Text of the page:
Post-Acquisition Woes for Amazon and Whole Foods. How Can You Mitigate Risk?

Like many of you, we were astonished to hear the news of Amazon’s possible acquisition of Whole Foods when it was announced last summer.

Merging organizations with such vastly different operating models and mechanisms for connecting with their current and prospective clients takes skill, patience, persistence, understanding, fortitude, and humility.

While there are incredible strengths inherent in each of these organizations, what sets them apart in their unique marketplaces are differences of monumental importance to their individual and combined stakeholders. Vendors, suppliers, customers, and employees each connect with these companies for different reasons.

Bringing these two organizations together offers considerable risks and opportunities.  We posted a blog about this when it was first announced. A year into their integration efforts there are noticeable changes in Whole Foods stores, lots of signage in the stores, and the not-so-subtle marketing of the Amazon Echo.  And, if you are an Amazon Prime customer, like we are, you experience discounts on select Whole Foods products.

“Is the marriage working? Tough to tell at this point. Those promised changes may seem exciting for both parties but between disappointed shoppers and a “clash” in culture it may not have been what Whole Foods faithful wanted.”  A recent TechCrunch article shared a number of new and expected consumer benefits such as online ordering, curb-side pick-up service, door-to-door food delivery in select locations, and perhaps the highly anticipated future possibility of drone delivery of your Whole Foods purchases.  This same article also highlights some of the perceived disappointments of this corporate coupling, quoting Barclay's by referring to it as the ‘conventionalization’ of Whole Foods. These consumer impacts include reports of poorer quality produce and the elimination of previously available specialty products, among others.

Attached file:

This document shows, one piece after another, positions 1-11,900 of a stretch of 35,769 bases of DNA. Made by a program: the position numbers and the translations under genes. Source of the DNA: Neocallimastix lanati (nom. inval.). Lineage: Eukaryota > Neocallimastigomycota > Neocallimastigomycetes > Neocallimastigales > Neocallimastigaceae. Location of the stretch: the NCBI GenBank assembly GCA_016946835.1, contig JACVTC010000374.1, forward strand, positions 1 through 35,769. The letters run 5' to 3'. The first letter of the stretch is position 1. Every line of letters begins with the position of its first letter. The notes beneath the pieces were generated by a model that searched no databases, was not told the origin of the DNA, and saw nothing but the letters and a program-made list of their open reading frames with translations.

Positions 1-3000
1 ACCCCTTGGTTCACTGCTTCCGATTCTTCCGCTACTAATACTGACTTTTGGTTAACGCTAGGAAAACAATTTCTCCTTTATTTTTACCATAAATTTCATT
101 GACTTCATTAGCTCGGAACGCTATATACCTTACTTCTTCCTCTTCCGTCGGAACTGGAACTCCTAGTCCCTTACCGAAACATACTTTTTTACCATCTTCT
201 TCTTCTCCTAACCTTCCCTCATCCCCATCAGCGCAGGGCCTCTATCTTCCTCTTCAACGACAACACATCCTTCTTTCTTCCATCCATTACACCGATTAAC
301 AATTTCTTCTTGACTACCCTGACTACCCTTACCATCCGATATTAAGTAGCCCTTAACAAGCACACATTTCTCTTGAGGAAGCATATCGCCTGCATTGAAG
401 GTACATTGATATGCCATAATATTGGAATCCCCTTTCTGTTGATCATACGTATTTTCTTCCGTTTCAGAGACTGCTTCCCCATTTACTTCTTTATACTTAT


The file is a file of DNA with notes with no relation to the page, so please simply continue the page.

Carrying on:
For the staff members there appear to be a difference set of concerns.  “Some Whole Foods employees want to unionize to address what they say are changes to corporate culture and diminished compensation under the ownership of Inc..  A group of workers sent an email Thursday to workers at most of the 490 Whole Foods stores urging them to back their unionization drive”, says yesterday’s Wall Street Journal (WSJ).

We raised the caution flag about the potential for just such a possibility in an August 2017 post.  It is a significant challenge to bring two organizations together to achieve a cohesive whole. Amazon and Whole Foods can benefit from capitalizing on the unique market value and corporate cultures, which set these organizations apart from their peers.  However, combining them in a way which maximizes opportunity for all stakeholders is a daunting task. Especially in a world where even seemingly no-brainer M&A activity fails to meet its stated objectives 70-90% of the time.

You can get a leg-up on these issues by engaging in a comprehensive pre-transaction evaluation process, including structured human capital due diligence and purposeful people-related post-integration efforts.  Giving voice to your stakeholders, understanding the cultures of both organizations, and aligning them with your overall transaction strategies and intended deal outcomes are essential. There is no silver bullet which will guarantee that outcomes such as post-acquisition union organizing activity won’t happen, but there are a number of actions which can be taken to reduce these risks.

We wish both organizations, and all who hold them in esteem, the very best. We look forward to seeing what the future holds for each group, alone and as a collective whole. Perhaps, they will strike the delicate balance of carrying out a successful integration, and we, as loyal consumers, will be privy to a new and even stronger combined version of the two entities. Only time will tell, but we are hopeful!

How can we help you mitigate risk and reveal maximum potential in your deal-making activity? Drop us a line or give us a ring. We would love to learn more about you and your upcoming activities.

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